YOU DIDN'T HAVE to love either his politics or his movies to find something specially poignant in the death of John Wayne. You didn't even have to be crazy about the fact that Congress and the president had arranged to have a congressional medal struck in his honor just a short while ago. The last years of Mr. Wayne's life, and his death on Monday night in California, were something wholly apart from the issues raised about whether and when and for whom special congressional medals are dished out - they were years of life and a moment of death that inspired great sympathy and respect.
We have become a nation of deathbed-watchers in the age of the celebrity and at a time when the progressive ravages of cancer, as they affect our leaders and heroes and stars, may be understood and even viewed by millions. Those millions comprise the curious, the empathetic, the anxious, the titillated and the frightened, and in some degree each watching individual has within him elements of each. The afflicted celebrity - so the drill goes - gets the word from the doctos; and almost as soon, the rest of us hear the news: It is cancer . Whereupon the death-watch begins, although it is marked by aspects of contest too - a contest between the person and the disease and one in which grace and luck and dignity and valiance are all scored.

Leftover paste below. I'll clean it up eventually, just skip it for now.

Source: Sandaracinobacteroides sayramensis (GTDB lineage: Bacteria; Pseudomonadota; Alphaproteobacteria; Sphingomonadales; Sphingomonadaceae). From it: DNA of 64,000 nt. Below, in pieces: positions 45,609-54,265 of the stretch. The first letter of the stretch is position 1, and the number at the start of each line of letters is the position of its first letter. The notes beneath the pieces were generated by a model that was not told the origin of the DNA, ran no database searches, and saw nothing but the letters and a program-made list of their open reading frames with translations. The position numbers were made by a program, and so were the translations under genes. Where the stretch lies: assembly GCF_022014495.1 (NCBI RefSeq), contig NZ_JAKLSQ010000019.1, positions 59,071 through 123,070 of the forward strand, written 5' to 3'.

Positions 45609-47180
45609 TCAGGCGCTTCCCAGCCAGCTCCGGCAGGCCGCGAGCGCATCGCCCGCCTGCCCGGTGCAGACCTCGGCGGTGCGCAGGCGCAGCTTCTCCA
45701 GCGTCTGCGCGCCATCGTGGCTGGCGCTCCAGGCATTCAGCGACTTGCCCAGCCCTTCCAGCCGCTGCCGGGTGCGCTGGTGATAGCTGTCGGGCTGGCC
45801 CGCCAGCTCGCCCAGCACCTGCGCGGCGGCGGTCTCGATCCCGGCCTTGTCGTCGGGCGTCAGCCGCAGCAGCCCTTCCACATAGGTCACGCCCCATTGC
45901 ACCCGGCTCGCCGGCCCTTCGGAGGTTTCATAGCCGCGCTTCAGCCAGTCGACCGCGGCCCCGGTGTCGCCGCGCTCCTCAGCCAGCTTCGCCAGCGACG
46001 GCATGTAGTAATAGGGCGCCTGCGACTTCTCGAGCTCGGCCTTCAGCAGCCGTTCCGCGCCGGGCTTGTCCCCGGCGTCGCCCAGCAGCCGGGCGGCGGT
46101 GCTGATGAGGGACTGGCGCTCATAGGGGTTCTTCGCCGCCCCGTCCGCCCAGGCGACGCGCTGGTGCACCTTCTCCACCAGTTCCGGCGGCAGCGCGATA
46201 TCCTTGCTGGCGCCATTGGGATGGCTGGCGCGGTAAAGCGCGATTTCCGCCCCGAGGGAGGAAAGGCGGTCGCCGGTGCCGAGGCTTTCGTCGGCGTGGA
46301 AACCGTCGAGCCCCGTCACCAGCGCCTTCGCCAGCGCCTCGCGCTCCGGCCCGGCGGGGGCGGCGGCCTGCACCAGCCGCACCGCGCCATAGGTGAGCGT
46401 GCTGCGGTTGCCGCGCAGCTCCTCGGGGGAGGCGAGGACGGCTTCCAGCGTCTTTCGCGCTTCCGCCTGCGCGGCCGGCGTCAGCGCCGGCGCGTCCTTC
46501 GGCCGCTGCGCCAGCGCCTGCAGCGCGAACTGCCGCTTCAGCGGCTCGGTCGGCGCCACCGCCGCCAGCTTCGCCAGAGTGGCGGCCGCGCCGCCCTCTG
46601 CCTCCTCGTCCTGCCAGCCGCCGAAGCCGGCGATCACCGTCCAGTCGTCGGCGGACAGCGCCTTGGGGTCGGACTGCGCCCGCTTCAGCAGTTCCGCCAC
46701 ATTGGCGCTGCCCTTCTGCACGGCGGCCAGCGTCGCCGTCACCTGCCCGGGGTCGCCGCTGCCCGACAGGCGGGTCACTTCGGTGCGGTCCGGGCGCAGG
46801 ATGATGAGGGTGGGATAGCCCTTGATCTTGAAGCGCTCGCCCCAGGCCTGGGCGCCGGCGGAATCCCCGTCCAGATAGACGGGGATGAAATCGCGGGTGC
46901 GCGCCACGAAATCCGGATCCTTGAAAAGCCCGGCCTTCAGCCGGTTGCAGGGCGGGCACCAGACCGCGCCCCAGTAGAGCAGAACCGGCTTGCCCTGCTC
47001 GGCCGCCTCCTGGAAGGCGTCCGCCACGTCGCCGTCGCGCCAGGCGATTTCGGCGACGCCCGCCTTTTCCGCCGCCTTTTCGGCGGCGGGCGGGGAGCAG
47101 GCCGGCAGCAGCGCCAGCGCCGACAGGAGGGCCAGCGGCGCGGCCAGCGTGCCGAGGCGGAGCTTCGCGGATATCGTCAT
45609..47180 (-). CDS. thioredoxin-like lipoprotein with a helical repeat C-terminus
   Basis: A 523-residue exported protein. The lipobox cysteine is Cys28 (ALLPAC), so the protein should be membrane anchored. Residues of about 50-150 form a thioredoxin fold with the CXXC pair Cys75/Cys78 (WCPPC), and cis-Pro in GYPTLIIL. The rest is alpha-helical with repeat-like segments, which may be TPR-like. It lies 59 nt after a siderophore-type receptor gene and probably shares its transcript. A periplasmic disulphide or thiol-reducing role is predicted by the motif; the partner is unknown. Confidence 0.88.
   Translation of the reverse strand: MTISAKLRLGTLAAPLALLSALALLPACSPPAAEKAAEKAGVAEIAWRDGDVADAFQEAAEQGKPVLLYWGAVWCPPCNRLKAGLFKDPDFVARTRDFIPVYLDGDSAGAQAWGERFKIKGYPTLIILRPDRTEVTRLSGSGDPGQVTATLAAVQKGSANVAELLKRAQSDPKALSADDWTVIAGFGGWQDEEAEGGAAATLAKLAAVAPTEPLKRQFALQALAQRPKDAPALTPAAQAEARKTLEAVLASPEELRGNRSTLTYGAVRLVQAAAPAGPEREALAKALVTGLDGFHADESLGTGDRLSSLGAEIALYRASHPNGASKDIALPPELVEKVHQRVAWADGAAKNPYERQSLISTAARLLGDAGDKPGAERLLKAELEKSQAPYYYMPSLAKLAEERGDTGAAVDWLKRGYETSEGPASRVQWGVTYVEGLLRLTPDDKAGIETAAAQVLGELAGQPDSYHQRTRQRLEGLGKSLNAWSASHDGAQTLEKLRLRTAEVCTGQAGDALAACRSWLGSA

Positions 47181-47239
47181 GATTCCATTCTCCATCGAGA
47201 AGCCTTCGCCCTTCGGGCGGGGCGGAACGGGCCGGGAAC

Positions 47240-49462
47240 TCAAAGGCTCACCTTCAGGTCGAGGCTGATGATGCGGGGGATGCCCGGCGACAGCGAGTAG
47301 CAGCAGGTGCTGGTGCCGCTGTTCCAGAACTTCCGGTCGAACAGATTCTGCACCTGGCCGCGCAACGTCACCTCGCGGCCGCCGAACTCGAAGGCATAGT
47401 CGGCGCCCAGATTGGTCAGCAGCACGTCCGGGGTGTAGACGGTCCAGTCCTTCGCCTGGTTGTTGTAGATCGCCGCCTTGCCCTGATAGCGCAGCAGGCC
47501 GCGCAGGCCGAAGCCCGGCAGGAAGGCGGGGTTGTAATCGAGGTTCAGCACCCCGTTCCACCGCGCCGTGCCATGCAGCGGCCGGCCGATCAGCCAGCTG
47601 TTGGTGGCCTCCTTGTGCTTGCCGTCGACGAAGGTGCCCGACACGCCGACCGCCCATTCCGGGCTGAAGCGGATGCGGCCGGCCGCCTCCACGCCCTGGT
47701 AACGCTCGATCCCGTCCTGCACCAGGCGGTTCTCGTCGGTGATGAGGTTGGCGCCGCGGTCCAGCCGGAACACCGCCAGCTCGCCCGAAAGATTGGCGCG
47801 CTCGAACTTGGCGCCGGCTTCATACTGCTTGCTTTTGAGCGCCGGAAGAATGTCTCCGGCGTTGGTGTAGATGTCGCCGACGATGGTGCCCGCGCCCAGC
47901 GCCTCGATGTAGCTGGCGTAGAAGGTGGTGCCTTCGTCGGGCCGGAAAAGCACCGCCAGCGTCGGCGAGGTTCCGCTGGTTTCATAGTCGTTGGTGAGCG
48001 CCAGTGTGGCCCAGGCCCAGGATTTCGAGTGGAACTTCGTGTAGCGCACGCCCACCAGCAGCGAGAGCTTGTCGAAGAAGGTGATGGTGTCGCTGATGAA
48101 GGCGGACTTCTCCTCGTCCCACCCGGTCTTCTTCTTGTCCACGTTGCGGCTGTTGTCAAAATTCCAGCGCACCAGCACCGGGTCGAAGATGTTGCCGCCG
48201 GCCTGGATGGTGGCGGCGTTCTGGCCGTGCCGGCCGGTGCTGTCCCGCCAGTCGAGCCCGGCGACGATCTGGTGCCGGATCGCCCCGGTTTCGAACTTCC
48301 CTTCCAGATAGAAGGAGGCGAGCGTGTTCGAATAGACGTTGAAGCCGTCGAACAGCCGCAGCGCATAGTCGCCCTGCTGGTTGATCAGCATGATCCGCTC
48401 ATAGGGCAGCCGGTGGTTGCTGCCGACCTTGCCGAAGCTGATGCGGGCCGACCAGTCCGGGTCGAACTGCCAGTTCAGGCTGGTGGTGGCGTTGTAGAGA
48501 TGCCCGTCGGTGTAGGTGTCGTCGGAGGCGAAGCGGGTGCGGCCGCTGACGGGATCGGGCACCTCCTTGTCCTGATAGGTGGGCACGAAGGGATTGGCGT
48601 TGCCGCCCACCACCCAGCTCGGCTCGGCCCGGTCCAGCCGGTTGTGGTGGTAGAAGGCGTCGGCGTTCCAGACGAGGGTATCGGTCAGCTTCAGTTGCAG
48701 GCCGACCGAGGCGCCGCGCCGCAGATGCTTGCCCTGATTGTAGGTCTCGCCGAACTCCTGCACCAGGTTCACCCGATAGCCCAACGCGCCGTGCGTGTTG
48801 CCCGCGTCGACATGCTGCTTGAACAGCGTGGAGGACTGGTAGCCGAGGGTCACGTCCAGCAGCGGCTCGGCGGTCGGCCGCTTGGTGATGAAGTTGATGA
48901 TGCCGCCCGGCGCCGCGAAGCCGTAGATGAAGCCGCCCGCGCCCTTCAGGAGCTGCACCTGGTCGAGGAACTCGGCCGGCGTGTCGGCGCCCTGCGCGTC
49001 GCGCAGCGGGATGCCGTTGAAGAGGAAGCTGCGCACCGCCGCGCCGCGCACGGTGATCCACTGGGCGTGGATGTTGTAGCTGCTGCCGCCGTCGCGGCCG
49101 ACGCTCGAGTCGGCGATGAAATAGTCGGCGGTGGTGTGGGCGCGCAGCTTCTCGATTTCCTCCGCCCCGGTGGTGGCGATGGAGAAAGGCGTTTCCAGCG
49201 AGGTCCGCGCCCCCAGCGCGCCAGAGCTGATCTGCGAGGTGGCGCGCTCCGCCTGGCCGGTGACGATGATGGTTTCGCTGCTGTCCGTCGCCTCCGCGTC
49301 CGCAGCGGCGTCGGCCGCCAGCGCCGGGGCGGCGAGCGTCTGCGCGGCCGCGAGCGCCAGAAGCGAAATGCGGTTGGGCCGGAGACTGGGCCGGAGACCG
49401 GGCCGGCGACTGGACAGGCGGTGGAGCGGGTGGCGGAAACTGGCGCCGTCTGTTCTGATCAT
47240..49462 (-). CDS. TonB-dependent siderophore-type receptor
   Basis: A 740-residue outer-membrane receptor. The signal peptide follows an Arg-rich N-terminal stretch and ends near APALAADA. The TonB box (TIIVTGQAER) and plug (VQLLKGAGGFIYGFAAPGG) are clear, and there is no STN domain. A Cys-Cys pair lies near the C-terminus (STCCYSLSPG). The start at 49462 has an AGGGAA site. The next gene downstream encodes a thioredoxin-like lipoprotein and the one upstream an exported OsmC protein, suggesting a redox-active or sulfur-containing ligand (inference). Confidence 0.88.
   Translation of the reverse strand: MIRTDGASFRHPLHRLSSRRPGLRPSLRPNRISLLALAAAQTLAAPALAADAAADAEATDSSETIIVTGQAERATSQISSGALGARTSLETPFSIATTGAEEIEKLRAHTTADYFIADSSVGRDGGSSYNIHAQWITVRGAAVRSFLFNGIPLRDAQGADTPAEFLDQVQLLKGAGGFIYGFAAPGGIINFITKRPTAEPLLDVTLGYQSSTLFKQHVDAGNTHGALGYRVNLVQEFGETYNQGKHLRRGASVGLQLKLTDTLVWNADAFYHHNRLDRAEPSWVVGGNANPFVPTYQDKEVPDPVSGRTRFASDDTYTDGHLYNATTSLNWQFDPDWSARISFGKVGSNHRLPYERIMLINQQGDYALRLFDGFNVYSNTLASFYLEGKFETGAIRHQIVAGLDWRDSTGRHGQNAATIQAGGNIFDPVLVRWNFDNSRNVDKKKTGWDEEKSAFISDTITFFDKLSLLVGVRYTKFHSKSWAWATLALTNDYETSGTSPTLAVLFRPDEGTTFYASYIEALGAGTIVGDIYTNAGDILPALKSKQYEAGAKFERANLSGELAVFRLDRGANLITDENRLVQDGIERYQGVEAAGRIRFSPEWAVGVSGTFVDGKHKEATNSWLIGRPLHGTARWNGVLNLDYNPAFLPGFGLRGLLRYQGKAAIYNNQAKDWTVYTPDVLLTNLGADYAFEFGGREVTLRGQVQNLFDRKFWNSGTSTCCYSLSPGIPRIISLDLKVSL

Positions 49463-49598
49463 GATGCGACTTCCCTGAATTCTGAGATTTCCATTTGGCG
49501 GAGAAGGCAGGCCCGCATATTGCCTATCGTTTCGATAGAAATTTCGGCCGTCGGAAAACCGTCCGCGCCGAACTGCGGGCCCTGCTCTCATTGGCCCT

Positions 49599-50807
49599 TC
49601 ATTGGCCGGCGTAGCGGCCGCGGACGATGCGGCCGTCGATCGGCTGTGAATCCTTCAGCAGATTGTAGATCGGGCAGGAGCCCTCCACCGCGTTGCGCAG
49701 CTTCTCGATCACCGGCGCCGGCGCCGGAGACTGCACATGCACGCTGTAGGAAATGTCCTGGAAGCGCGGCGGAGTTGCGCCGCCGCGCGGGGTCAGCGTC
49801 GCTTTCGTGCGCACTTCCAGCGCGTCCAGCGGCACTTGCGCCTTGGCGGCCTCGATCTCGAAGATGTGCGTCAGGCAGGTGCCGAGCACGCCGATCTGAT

Mr. Wayne scored well in all of these categories, including, for a time, luck. Bluff and bravado - that was the look of the man combatting the killer everyone knew would prevail in the end. He had beat "the Big C," as he put it when he won an early round a few years ago. Surely his cockiness and evident, if temporary, success reassured people, just as his subsequent unwillingness to subside into invalidcy heartened and moved them. How could he have made it out of that hospital last winter? How could he now already be tromping around the stage, picking up special trophies and commendations as fast as his professional colleagues and innumerable fans and friends could serve them up? There was valor there and toughness too, an exercise of human will in the face of adversity that far transcended the romantic screen version of those strengths for which John Wayne, the actor, had become famous.